Fondation Louis Vuitton, in collaboration with The Museum of Modern Art, New York and the SMK—Statens Museum for Kunst, Copenhagen, is hosting the exhibition Matisse: The Red Studio, focusing on the genesis and history of the 1911 masterpiece.


The large canvas depicts the artist’s studio filled with his paintings, sculptures, furniture, and decorative objects. This exhibition reunites the artworks shown in The Red Studio for the first time, since they left Matisse’s studio in Issy-les-Moulineaux, and includes archival materials as well as related paintings, and drawings.


The exhibition features the surviving six paintings, three sculptures and one ceramic depicted in The Red Studio. Created between 1898 and 1911, these objects range from familiar paintings, such as Young Sailor (II) (1906)—which will be exhibited in France for the first time in 31 years—to lesser-known works, such as Corsica, The Old Mill (1898), and objects whose locations have only recently been discovered.


Paintings and drawings closely related to The Red Studio are also included, helping narrate the painting’s complex path from Matisse’s studio to its eventual acquisition by The Museum of Modern Art. A rich selection of archival materials—many published or exhibited for the first time in connection with this project—disclose new information on the painting’s subject, evolution, and reception.

Matisse’s The Red Studio depicts the artist’s studio in the town of Issy-les-Moulineaux. The Red Studio was painted as part of a sequence of works requested by Sergei Shchukin, Matisse’s most loyal and courageous early patron. Shchukin purchased the painting’s predecessor, The Pink Studio, but declined to acquire The Red Studio. The painting remained in Matisse’s possession for 16 years. During this time, it travelled to London in 1912, for the Second Post-Impressionist Exhibition, and to New York, Chicago, and Boston for the 1913 Armory Show.


The Red Studio was purchased in 1927 by David Tennant, the founder of the Gargoyle Club in London, a members-only club that catered to artists and aristocrats alike. The painting was hung in the Gargoyle Club until the early 1940s; soon after, it was purchased by Georges Keller, director of the Bignou Gallery in New York. In 1949, The Red Studio was acquired for The Museum of Modern Art’s collection.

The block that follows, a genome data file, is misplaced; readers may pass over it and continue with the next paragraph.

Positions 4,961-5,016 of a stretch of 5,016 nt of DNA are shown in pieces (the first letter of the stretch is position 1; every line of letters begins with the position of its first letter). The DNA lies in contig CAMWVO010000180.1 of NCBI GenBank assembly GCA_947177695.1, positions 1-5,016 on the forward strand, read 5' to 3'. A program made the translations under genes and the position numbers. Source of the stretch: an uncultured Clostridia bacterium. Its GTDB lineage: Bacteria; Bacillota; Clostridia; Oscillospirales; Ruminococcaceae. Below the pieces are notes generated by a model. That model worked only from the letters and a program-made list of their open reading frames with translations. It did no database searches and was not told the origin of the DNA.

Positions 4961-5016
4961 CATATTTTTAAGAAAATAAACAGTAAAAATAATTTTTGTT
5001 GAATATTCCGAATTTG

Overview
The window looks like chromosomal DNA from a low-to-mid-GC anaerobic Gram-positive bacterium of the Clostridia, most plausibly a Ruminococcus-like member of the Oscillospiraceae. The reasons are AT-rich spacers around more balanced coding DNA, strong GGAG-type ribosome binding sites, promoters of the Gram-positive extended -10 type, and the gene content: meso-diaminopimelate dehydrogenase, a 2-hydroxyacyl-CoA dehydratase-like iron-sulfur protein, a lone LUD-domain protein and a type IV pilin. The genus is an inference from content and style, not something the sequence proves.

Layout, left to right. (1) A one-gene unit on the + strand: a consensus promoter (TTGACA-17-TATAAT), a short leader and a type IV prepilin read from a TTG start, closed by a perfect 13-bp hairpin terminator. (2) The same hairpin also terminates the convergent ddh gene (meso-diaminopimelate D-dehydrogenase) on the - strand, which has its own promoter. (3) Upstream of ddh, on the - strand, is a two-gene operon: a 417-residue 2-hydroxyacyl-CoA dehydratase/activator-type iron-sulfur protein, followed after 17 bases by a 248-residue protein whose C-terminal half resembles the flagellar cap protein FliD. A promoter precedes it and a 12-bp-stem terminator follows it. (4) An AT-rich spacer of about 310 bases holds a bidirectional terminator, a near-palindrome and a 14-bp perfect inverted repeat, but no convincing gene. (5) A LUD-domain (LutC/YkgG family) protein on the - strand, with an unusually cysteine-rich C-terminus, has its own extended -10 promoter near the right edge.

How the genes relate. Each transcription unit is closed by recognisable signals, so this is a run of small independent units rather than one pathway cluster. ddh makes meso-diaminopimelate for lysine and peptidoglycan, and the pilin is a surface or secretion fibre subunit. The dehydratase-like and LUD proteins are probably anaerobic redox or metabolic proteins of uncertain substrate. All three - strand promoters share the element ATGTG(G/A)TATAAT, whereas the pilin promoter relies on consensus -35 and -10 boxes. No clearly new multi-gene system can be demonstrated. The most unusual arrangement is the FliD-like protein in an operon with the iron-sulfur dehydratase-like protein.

The work then acquired a second life. From 1949, New York artists and all those who happened to be passing through stopped in front of the painting, whose radical novelty was suddenly rediscovered. In the late 1940s, Matisse himself referred to what made the 1911 work unique: its “abstraction”, owing to the haunting prevalence of the color red. Matisse then developed a new series of paintings using the artist’s studio environment as the subject, particularly the 1948 Large Red Interior, which entered the collections of the Musée National d’Art Moderne in 1950 after being exhibited in New York by his son, Pierre Matisse, in February 1949. This work is present in the exhibition.


The dialogue between The Red Studio of 1911 and the Large Red Interior of 1948 is highlighted in the Fondation’s exhibition, demonstrating how, within a span of nearly 40 years, Matisse reinterpreted this pioneering painting at a time when his work was undergoing profound change. The two paintings went on to lead parallel lives, serving as inspiration to many American and European artists.

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